Helen and Mark had to come back early from their holiday as they ran . . . money.
This scene needs rehearsing more. Can we run . . . it again, please?
In his last year at university, Jonathan ran . . . an enormous bill at the bookshop.
We let the rabbit out of its cage for a moment and it ran . . . We never saw it again.
Guess who I ran . . . in the middle of the town? My old headmaster!
I dropped my homework in the street and a lorry ran . . . it!
Let's get going. I don't want this meeting to run . . . all night!
He ran . . . from home at the age of fourteen.
After a promising start, the company ran . . . debt.
The concert ran . . . untill eleven o'clock.
I'm running . . . patience.
Have you nearly finished? Time is running . . .
Let's run . . . the first scene again.
She ran . . . a large phone bill.
He was ran . . . and killed by a bus.
They ran . . . the national flag on the queen's birthday.
I'll run through this list of figures with you.
He'll run . . . for hours about his computer if you let him.
He went too fast round the corner and ran . . . a lamppost
Don't let your temper (enthusiasm) run . . . with you.
Выбранный для просмотра документ take.docx
Prasal verbs with TAKE
take after — resemble
take back — return
take in —(1)understand, absorb; (2)include
take off — (1)remove (clothes); (2) become successful
take on — accept (work or responsibility)
take over — take control of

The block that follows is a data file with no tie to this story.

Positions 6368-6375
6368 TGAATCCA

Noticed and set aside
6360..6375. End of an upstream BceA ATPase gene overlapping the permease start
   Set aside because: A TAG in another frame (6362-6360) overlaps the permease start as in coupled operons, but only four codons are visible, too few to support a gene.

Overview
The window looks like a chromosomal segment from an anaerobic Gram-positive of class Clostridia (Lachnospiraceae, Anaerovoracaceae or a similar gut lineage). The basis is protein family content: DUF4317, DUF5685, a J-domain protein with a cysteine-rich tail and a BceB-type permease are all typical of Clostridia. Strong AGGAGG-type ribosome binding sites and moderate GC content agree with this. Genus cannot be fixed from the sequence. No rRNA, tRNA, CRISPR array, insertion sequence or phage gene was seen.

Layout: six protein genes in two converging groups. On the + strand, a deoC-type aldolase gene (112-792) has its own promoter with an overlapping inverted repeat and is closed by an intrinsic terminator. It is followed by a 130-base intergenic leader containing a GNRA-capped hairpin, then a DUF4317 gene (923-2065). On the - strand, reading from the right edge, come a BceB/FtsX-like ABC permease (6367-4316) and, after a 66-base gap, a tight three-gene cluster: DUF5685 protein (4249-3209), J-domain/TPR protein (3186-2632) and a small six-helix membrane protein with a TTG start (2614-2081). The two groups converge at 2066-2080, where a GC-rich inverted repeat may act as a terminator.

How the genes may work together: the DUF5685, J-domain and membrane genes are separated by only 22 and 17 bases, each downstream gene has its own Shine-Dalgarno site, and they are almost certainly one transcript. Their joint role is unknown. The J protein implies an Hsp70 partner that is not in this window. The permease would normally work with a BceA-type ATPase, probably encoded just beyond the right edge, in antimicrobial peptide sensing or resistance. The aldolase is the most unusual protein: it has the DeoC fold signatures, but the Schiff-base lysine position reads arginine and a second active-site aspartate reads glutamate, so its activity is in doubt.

take up — start and spend time doing (a hobby, interest)
When did you decide to take . . . parachuting?
I couldn't remember it all. Tere was too much to take . . .
It was so hot that the men had to take . . . their jackets.
She's a very tidy person. I suppose she took . . . her mother in that respect.
You look exhausted. I hope you aren't taking . . . too much work.
He wants his daughter to take . . . the business when he retires.
Could you take these videos . . . to the rental shop? They're overdue.
I'm taking the children . . . to the theatre tonight.
I'm feeling too tired to drive anymore; will you take . . . ?
John took . . . acting while he was at college.
Who do you think will take . . . now that the governor has been dismissed?
My doctor says I'm too tired and has advised me not to take any more work . . .
His face took . . . a worried expression.
Mary really takes . . . her mother; she has the same eyes, nose and hair.
It took me a long time to take . . . what you were saying.
This is the total cost of the holiday; taking everything . . .
It was at this point that her acting career really took . . .
I'm taking Thursday . . . because I'm moving house.
Выбранный для просмотра документ talk.docx
Phrasal Verbs with TALK
talk down — (1)quide safely to the ground by giving instructions by
radio; (2) persuade to be more calm
talk down to — speak to as if one were more important, clever, etc.
talk into — persuade someone to do something
talk out — settle by talking
talk out of — presuade someone not to do something
talk over — speak about thoroughly and seriously
talk round — (1)persuade someone to change their mind; (2) avoid
speaking directly about a matter
The police are trying to talk . . . that guy about to jump off the bridge.
He refused at first, but I managed to talk him . . . it.
Unions and employers usually try to talk . . . their differences before making actions against each other.